Spelling in English, not as easy as A,B,C…!!

We thought it would be a good idea to go over some English spelling rules in this blog post. Now spelling in English is tough! That’s a kind of Chuck Norris kind of tough! 😉 You know that something has to be tricky when they have regional and national competitions in a country! In America they hold what they call spelling bees to help kids learn to spell (Could be helpful for some adults too). So why is spelling in English so tricky? Well, that’s simply because the way a word is pronounced has nothing to do with the way it’s spelt! Now we can blame this on phonemes and graphemes! We will explain… phonemes are the smallest units of sounds in a language. If a phoneme is changed, the word may change, e.g. change the s sound in ‘sack’ to a b and the word changes to ‘back’. In total there are around 43.5, phonemes, now you ask around 43.5? That’s a bit vague. Well, this is because this is a controversial issue and there are people arguing about if there are this number or that number, and if you have one accent or another, so we will go with an article published in the English spelling society that states 43,5, but to keep everyone happy we say around. 😉 You can have a read here if you want to check them out. You’d think that with only this number of phonemes it would be easy to spell, wrong! And this is where graphemes come into play; graphemes are the smallest units in a writing system capable of causing a contrast in meaning. In the English alphabet, the switch from fat to mat introduces a meaning change; therefore, f and m represent different graphemes and you can get graphemes that signal whole words or word parts. A study calculated that in English there are 13,7 spellings per sound and just 3.5 per letter[1]. So what does that mean?? That to spell correctly is very difficult (and should not be left to chance)!!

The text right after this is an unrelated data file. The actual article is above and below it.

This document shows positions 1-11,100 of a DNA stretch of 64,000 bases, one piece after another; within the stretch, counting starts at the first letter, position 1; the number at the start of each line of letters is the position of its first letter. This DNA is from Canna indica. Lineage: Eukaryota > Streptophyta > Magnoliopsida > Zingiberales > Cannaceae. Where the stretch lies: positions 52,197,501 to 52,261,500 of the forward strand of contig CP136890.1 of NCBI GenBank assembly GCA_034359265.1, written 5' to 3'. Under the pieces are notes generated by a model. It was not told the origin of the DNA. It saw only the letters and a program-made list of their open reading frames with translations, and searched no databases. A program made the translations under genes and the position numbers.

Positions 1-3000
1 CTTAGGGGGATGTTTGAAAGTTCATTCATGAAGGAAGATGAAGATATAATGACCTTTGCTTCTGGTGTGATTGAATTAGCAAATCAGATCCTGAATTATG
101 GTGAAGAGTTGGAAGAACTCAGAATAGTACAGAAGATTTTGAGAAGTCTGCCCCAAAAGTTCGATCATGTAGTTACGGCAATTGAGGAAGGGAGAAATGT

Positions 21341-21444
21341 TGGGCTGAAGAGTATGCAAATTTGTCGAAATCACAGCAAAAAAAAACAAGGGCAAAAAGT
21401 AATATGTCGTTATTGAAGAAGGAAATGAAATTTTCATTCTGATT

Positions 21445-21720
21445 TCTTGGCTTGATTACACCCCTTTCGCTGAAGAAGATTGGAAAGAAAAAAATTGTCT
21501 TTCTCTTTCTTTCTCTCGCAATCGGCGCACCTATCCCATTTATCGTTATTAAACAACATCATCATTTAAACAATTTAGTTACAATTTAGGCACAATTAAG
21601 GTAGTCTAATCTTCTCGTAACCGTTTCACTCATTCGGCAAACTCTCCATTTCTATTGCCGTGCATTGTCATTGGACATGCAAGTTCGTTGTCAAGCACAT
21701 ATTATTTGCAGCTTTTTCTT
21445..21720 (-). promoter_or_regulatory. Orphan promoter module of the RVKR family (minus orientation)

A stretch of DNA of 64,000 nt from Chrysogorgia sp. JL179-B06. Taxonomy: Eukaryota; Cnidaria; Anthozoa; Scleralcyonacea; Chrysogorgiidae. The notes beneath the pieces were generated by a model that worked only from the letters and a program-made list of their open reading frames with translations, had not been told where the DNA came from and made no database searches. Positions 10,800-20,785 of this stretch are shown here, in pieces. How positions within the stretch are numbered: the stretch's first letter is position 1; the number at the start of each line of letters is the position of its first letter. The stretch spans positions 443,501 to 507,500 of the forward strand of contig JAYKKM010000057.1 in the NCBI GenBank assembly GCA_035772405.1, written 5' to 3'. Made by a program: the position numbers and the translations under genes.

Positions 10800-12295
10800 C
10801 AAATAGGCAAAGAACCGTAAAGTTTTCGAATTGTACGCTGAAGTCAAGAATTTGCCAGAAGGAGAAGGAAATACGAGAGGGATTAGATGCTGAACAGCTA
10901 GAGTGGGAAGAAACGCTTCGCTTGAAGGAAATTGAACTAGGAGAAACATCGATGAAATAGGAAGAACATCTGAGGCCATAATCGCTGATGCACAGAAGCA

So here at www.enunciateonline.com we’ve decided to give you a hand and give you some rules so you can get all Bruce lee on Chuck Norris (Way of the dragon) 😉

Our first rule is to do with the letter Y. When we add an ending to a word that ends in -Y- we usually change the -Y- to -I-.

Body-bodily, fury-furious, marry-marriage. This being English there are some exceptions! Firstly, there is no change if there is an -I- after the -Y- as in try-trying, baby-babyish. Secondly, we don’t change the -Y- to an -I- if the -Y- comes after a vowel; buy-buying, play-played. And finally, we change -IE- to -Y- before adding –ING; die-dying, lie-lying.

The next rule is to do with doubling the final consonant. We sometimes double the final consonant at the end of a word before adding – ED- -ER- -EST- -ING- -ABLE- -Y- or any other ending that begins with a vowel. So stop-stopped, sit-sitting. Now you ask, which consonants are doubled? well here you go;


B: rub-rubbing N: win-winner
D: sad -adder P: stop-stopped
G: big-bigger R: prefer-preferred
L: travel-traveller T: sit-sitting
M: slim-slimmer

As you might have guessed, we only double the consonant at the end of a word, you can clearly see this in hop and hope, ‘I hopped to the side of the field after I injured myself’ and ‘I hoped that we would be able to beat Chuck Norris´. 😉

Furthermore, we only double the consonant if it comes after a vowel, so fat-fatter but fast-faster. Moreover, (how many conjunctive adverbs can we come up with today?) 😉 we only double the consonant on stressed syllables, just to complicate things a bit more, so upset-upsetting but visit – visiting. Although in British English they stress most words after a vowel letter, and even in the case of unstressed syllables they double the consonant, e.g. travel-travelling, whilst in American English it’s only spelt with one L- traveling. Ah, those pesky differences 😛

And the last bit of additional information that we will add to this is that if a word ends in -C- we add a K before the suffixes –ED- ER- ING- etc. So picnic- picnickers mimic-mimicked.

And our final spelling rule is to do with the letter -E-, when a word ends in an -E- you remove the -E- before a suffix that begins with a vowel but not before a suffix that begins with a consonant. Need an example to picture it clearly? OK, here it goes; ride-riding


We hope that you’ve found our spelling rules helpful, look out Chuck! 😉 At www.encunciateonline.com we look forward to seeing you soon and helping you to communicate clearly in English.




[1]David Crystal, How Language Works. Penguin, 2007